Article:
Just a handful of games into his NBA rookie season, the Bendigo-raised playmaker saw James attack the basket and did what he was taught to do.
He stood his ground and waited for the collision, and the inevitable whistle.
“I was playing against LeBron and I stood there, took a charge and he just ran right through me. And I got no call,” Daniels said.
“I was just sitting there, on my arse, with LeBron standing over me and no idea what to do next.”
Does it hurt to have the NBA’s best wipe you out?
“It stung a bit – I’m not going to lie,” Daniels said with a laugh.
“I flopped a little bit too but if it was anyone else, I’m sure I would have got the [charge] call.”
The past year has been both a dream and a reality check for the 20-year-old .
Daniels loves his new city but admits the NBA travel schedule gives you little time to really discover your new home beyond a few restaurants and local attractions.
“It’s a great lifestyle but the travel schedule, it feels longer than 82 games with so many games, so many back-to-back days. It is really taxing,” Daniels said.
“But on the flipside, it is really cool to get to experience so many different cities and what they are like.”
The Pelicans entered the season with hopes of pressing for a long play-off run but were eliminated by and the Oklahoma City Thunder in their play-in game in April.
Daniels played 59 out of 82 games during the regular season and he had some special moments including a 14-point, eight-rebound, nine-assist performance against Toronto on December 1.
“I had a few ups and downs with injuries and not being in the line-up and stuff, but it was a lot to learn for my first year and I will take that into my second … I’m looking forward to getting into it,” he said.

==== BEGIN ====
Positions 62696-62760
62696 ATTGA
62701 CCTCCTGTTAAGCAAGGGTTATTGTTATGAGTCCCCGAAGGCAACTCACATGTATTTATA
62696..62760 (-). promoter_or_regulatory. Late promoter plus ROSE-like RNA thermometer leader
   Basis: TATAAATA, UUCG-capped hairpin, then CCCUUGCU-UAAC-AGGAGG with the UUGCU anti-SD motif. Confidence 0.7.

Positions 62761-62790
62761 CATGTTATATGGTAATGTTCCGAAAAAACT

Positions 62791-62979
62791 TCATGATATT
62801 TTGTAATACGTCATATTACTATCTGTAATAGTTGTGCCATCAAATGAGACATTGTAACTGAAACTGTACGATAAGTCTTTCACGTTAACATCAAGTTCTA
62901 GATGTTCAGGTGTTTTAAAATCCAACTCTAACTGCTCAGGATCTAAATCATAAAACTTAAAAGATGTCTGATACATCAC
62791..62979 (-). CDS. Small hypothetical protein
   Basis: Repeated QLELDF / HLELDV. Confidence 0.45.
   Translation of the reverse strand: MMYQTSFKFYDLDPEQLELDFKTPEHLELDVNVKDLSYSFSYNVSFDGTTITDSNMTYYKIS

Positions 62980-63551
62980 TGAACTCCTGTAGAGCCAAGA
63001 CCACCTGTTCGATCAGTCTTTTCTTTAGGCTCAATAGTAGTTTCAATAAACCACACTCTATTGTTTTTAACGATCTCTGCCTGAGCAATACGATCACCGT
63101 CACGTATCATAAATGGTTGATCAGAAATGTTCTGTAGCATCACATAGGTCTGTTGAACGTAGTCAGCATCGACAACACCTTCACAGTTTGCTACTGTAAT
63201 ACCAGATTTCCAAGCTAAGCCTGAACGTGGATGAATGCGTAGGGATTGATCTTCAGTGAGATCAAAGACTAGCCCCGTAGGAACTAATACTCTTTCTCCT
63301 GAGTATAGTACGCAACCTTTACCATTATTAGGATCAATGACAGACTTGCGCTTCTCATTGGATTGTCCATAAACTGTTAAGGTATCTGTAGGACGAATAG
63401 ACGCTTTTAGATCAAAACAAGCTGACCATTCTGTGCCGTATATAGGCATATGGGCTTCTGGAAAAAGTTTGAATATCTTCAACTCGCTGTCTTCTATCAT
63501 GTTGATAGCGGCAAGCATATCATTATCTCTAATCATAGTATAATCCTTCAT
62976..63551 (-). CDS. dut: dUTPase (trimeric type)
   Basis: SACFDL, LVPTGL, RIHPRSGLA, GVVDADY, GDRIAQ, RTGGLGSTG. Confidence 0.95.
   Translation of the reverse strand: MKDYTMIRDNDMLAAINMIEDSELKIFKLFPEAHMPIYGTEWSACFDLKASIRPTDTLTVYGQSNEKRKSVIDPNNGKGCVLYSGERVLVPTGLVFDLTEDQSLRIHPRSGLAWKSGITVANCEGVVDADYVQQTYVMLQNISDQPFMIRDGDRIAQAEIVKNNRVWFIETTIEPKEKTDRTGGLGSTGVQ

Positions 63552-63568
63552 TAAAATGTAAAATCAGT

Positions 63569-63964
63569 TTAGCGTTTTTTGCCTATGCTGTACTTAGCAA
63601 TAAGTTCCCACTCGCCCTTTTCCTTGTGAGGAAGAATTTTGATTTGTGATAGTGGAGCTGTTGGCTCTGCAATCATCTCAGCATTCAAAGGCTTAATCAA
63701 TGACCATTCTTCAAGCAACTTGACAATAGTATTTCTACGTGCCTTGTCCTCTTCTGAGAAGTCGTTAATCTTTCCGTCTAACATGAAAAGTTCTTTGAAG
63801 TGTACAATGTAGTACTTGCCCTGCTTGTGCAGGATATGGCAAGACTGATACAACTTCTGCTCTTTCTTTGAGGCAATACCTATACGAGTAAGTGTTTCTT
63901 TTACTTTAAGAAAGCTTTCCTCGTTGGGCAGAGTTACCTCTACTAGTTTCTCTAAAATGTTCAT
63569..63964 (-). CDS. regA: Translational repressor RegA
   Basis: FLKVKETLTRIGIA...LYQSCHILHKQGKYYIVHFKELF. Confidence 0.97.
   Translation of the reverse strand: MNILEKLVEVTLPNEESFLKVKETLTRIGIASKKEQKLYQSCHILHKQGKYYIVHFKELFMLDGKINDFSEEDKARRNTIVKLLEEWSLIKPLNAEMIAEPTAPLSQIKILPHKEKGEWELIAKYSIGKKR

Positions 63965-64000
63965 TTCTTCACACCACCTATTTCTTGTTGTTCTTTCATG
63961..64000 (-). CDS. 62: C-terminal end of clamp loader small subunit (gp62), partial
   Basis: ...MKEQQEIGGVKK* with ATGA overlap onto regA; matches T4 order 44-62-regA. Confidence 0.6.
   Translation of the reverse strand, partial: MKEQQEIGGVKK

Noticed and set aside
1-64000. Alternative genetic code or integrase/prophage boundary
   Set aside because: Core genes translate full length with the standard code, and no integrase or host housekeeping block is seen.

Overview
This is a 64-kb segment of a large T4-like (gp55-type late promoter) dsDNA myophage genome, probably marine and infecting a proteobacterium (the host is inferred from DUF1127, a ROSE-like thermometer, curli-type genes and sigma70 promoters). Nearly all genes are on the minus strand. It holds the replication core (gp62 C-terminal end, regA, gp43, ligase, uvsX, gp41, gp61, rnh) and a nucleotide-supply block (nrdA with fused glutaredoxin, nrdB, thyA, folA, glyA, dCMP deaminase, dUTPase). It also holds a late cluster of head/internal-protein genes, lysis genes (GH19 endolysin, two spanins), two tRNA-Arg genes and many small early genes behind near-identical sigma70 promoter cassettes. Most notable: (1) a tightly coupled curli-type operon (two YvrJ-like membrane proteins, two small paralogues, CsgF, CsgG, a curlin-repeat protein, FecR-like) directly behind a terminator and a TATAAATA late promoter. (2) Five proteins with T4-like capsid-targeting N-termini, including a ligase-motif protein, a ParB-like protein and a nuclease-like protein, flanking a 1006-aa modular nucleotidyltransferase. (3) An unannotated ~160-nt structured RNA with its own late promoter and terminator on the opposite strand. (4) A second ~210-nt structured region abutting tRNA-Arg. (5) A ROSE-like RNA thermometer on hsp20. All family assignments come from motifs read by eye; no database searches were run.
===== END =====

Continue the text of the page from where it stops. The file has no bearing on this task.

He also won praise from coach Willie Green and his teammates for his ability to make an impact even in small minutes by playing strong defence and coming up with steals, deflections and other effort plays.
That was helpful for a Pelicans team which had star forward Zion Williamson repeatedly forced out due to injury and other stars miss key periods or play hurt.
Some parts of the season, Daniels had a regular, nightly role for the Pelicans but by the play-ins, his minutes had slimmed.
“It’s tough but it’s part of the game,” Daniels said.
“The coach is paid to win games and whether you are playing or not, you have to turn up, you have to be a good teammate and, if you are on the floor, you have to do your job out there.
“We have a really good team, so it is going to be hard to be in the line-up but I’m looking forward to having a really good off-season and showing the coach I can play on this team.”
Daniels has been working on his body strength, shooting and ball-handling while back home in Australia.
While some young players get their heads stuck in the clouds about their NBA prospects, Daniels wants to be a solid performer as he knows his side, led by Williamson, Brandon Ingram and CJ McCollum, needs role players.
“That is what I do,” Daniels said. “When you are playing limited minutes, you need to come on and immediately make an impact whether that be make a stop or get a bucket, but it is also about being solid and not trying to do everything.
“It’s about helping the guys around you, playing your role and giving the coach trust that he can leave you out there.”
Off the court, Daniels has embraced the seafood and Cajun food in New Orleans but looks forward to seeing more of his new home.
“The jambalaya and the gumbos – they are some of my go-to [orders] when I go to the restaurants,” Daniels said.
He is also expecting to push for a place in the Australian side for the FIBA World Cup in Asia at the end of August, although he faces a tough battle with Matthew Dellavedova and others for one of the 12 spots on the Boomers’ roster.
Since coming home from his rookie season, Daniels has noticed locals fans are quicker to recognise him.
“I’m getting asked for a few photos and autographs – it’s pretty cool seeing people wear my jerseys and that sort of thing.
“I’ve been in Melbourne for about a month and people notice me everywhere. Australian basketball is growing and I hope we have a few more Australian NBA players coming through.”